Introduction: Exe in Flood
The West Country was hit by a series of floods during the autumn of 1960
when over two-thirds of the average annual rainfall fell in 10 weeks from
27th September to 5th December.
The Tributaries of the
Exe absorb the rainfall and pass the volume of water downstream creating
a massive surge of rising water down the valley towards Exeter. Exeter has
long suffered from flooding but 'Black Thursday' 27th October 1960 was to
lead to the development of the Exeter Flood Alleviation Scheme.
Measuring the volume of flood water
The discharge of a river is measured in units known as cumecs (cubic metres
per second). It is calculated by measuring the cross-section of the river
channel and multiplying it by the speed of the flow of the water e.g. a 15
metre wide river with a depth of 5 metres with water flowing at 4 metres a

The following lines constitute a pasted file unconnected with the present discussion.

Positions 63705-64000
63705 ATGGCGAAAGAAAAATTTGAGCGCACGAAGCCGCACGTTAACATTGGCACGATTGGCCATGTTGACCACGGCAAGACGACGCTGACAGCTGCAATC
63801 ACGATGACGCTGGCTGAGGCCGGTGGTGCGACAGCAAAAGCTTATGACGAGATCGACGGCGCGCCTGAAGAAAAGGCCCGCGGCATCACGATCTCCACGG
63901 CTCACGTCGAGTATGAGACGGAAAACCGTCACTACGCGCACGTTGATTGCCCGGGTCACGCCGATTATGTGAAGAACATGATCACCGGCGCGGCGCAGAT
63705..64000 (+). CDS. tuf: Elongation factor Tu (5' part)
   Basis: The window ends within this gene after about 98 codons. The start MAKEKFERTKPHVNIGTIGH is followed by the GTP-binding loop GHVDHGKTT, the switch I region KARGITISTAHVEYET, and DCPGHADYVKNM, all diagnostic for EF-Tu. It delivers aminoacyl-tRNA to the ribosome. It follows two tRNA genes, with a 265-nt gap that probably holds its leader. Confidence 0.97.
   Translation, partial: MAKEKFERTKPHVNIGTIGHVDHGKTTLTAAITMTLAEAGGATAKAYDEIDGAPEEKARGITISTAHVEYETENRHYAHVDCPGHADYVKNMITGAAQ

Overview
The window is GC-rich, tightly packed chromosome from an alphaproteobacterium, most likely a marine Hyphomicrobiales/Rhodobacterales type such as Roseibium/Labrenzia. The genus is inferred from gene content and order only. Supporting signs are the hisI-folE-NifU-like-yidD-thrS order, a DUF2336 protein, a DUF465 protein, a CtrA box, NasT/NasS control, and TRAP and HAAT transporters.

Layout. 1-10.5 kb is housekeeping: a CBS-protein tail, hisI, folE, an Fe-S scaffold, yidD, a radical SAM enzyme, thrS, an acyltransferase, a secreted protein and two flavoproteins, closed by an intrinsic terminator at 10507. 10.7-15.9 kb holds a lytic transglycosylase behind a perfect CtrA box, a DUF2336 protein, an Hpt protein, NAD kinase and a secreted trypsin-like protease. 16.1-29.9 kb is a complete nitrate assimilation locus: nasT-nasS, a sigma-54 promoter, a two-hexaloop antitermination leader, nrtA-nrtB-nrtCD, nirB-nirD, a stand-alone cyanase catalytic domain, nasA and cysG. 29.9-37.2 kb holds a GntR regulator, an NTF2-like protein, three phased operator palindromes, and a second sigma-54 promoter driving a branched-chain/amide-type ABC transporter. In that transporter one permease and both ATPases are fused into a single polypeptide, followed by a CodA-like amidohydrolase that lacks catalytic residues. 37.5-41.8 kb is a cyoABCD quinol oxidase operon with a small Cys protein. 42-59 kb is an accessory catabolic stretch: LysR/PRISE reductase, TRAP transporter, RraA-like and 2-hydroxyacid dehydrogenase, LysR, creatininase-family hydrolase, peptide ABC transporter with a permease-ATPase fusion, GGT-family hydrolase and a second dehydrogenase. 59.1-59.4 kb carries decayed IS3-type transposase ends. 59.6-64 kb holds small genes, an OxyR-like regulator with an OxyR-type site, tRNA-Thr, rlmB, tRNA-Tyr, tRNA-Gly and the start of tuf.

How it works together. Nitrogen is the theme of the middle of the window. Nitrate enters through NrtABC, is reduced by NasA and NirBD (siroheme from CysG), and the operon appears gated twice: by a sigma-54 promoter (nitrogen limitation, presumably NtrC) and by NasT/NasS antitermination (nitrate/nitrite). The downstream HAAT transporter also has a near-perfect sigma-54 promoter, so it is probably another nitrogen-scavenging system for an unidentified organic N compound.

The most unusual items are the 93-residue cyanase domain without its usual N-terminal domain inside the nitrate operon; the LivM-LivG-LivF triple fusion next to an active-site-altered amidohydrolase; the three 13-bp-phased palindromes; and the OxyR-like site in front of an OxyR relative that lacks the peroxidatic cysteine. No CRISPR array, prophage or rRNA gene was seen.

second would produce 15x5x4 cumecs (300 cumecs)
Before 1960 the Exe river channel was able to cope with between 280 - 450
cumecs. That fateful autumn saw flows of 700 cumecs and severe flooding!
This sort of flood level may be said to occur once in every 50 years whilst
a 500 cumecs discharge may be every 30 years. A once in 100 year flood would
be in the order of 900 cumecs. This is only a likelihood gauge and does not
The Exe Flood Alleviation Scheme 1965-1979 was designed to cope with a 700